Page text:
My increasingly large collection of mini skeins (again from Unbelieva-wool. I’m quite a fan!) are destined for a Beekeeper’s Quilt. I am using my 30g of rolags from my monthy rolag club to make a wrap based on the When Alice Fell motif pattern. And one day I will make myself a Log Cabin Scrap Blanket.

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Photo by Story Skeins. Pattern.

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Photo by Story Skeins. Yarn handspun by Story Skeins. Pattern.

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Photo by Story Skeins. Yarn and pattern from The Art of Crochet.

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Photo by Sonia Bowmar-Scothern.

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Photo by Stacey Galbraith.

Scrap projects

For even smaller amounts of yarn there are many options for scrap projects, made of tiny lengths of yarn. My favourite is the linen stitch scarf.

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Photo by Rox Driver. Hook by Hooklicious! Pattern.

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Photo by Shadow Gilboa-Way.

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Photo by Alison Horne.

Using textured and “art” yarn

Hanspun yarn has so many delicious possibilities. It can be smooth and balanced and regular, and mimic machine-spun yarn. But can also be so much more.

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Photo by Story Skeins. Yarn by Weird and Twisted. Pattern.

The only limit to using these yarns is your own imagination. A small amount of textured yarn can make a great trim, or a pair of cuffs, transforming an otherwise plain garment into something really special.

For her Road Trip Scarf, Kirsty has combined the irregular button yarn I spun for her with a second skein of handspun to create a bulky yarn for a quick project.

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Photo by Story Skeins. Handspun yarn by Story Skeins.

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Photo by Kirsty Rodger. Yarn by Story Skeins. Pattern.

Close-up:

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I have an inspiration board on pinterest called “Great for Handspun” which includes all sorts of projects, using yarns from the conventional to the wacky. This is my particular favourite.

My general advice to my customers is: the more that’s going on in the yarn, the less there should be going on in the pattern. Just as complex lace or cable patterns are shown to their best advantage with a plain yarn, so complex yarn is at its best advantage when used with a simple pattern. When the yarn is creating the intetest for you, the pattern should stand back and allow the yarn to show off!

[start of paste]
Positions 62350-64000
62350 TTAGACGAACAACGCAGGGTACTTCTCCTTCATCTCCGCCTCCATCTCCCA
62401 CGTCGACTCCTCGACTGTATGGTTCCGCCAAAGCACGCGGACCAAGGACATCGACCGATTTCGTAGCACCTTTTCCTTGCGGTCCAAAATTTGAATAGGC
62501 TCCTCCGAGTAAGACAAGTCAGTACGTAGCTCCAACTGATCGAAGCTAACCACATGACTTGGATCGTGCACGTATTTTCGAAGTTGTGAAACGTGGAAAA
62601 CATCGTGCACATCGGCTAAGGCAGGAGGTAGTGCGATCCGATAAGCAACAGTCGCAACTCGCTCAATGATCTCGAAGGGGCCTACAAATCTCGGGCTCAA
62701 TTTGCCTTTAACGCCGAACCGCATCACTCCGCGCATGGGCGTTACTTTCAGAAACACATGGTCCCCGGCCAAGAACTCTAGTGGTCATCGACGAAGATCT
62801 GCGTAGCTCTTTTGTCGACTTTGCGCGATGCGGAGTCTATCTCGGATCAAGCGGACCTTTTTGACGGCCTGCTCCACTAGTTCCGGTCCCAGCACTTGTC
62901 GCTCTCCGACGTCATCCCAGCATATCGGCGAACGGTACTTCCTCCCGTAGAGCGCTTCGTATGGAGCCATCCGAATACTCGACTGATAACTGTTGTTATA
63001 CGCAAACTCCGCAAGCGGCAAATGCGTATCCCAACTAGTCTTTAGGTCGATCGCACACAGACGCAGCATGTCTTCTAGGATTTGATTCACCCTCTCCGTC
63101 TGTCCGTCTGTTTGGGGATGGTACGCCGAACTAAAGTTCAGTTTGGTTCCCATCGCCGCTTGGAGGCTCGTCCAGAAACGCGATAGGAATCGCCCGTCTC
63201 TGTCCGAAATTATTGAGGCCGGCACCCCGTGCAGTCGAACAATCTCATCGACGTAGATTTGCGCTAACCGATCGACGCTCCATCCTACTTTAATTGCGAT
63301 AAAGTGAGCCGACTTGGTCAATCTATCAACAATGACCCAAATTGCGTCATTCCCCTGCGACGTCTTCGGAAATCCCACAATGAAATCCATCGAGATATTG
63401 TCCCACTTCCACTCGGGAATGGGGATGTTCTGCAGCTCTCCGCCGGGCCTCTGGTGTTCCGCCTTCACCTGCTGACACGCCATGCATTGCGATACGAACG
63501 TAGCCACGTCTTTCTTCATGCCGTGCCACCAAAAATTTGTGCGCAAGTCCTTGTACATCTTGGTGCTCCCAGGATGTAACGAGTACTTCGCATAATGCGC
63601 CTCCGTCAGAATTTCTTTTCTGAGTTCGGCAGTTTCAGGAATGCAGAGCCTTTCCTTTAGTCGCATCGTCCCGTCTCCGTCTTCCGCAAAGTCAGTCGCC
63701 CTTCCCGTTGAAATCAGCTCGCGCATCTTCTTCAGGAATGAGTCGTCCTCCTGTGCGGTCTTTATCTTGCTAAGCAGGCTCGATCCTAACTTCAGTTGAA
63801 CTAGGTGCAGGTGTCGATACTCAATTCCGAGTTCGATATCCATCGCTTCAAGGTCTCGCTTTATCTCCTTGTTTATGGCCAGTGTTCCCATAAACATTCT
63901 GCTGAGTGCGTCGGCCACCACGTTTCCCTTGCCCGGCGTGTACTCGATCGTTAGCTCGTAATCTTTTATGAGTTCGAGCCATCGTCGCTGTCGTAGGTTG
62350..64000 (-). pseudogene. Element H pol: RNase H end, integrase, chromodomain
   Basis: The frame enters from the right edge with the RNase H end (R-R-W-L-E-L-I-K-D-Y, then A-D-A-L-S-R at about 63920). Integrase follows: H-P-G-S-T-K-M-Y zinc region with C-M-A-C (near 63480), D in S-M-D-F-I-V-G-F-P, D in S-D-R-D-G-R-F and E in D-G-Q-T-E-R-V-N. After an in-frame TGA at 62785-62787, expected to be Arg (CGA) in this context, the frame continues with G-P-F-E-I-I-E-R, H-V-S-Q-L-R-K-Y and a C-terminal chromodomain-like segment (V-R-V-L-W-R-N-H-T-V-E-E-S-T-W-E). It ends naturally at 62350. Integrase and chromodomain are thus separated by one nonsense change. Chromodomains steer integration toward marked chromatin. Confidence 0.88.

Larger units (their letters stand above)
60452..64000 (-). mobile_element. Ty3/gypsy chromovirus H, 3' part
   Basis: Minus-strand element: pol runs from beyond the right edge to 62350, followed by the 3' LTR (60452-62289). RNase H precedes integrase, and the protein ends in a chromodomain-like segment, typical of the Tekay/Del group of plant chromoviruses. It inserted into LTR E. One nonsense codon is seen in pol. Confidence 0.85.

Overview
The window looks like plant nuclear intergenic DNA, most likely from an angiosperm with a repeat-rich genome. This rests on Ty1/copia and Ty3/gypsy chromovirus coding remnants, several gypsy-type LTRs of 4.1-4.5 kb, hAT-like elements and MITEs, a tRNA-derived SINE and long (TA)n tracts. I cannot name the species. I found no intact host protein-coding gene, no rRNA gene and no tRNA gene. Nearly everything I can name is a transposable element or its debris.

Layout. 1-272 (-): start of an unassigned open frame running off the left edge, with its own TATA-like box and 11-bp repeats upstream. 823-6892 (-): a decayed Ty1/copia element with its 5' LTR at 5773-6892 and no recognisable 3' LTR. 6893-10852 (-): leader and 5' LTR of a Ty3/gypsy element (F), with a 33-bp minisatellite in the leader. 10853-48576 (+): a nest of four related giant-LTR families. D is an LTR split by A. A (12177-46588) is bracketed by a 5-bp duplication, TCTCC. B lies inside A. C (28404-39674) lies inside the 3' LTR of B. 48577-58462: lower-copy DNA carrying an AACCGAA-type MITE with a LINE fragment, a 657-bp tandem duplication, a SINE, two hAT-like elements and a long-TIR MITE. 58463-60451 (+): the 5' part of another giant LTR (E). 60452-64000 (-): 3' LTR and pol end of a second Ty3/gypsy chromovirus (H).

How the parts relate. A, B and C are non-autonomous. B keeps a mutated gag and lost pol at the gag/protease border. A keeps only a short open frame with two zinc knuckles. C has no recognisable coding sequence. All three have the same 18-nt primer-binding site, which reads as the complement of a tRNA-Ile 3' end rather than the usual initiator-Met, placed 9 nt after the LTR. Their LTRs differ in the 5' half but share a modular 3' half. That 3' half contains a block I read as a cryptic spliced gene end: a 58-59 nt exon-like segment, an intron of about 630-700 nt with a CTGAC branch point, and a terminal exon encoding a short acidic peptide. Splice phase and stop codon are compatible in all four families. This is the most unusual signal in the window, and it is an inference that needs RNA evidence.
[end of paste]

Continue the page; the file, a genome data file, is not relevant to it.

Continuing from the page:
Freeform

Finally, don’t feel the need to be constrained to a pattern. You are making art and have the freedom to explore as you please. If you don’t like it, just pull it back and try something else.

The world of freeform crochet has really taken off over the last few years, and this article explains how hanspun yarn is a perfect match for this art form. Here is an example of a stunning freeform crochet blanket.

I hope you have found inspiration for your beautiful, unique skeins here. I also have a gallery on my facebook page of fantastic creations made from handspun yarn. Please feel free to send me pictures of your work if you would like to futher inspire your fellow crafters.

Abstract Expression

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Abstract Expression

Background:

I was given these rolags to spin for a swap. There was so much interesting texture hidden within, it was invariably expressed as an irregular textured single in the spinning. The commercial glitter thread sets it off perfectly.

Story:

Ideas, thoughts, concepts come or arrive or happen or were always there. Sometimes they are fleeting, sometimes more persistent. Some demand to be made. They care not that there is no vocabulary, no construction that can express them. They demand innovation to bring them to life. And the concept that revealed itself to you, which cannot be contrained by conventional lines, may appear differently to each observer. You brought it into being. Now it grows and changes with each interaction. Abstract expression is never static.

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Information:

Title: Abstract expression

Composition: Merino, Alpaca, Silk and Angelina

Weight: 100g / 10 WPI av. / Worsted thick and thin.

Length: 219m / 240yd approx.

Care: Hand wash only. Dry flat.

Details:

Date: November 2015

Skein code: 0080

Fibre: Puni rolags of merino, mulberry silk, alpaca and angelina.

Source: Bits and Hobs

Status: Swapped

Helluva Helix

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Helluva Helix

Background:

A first experiment in spiral plying.

Story:

Have you ever had one of those problems, that no matter how hard you try to solve, just keeps coming round again?

“Here I am again,” you think, as your previously-vanquished foe returns yet again.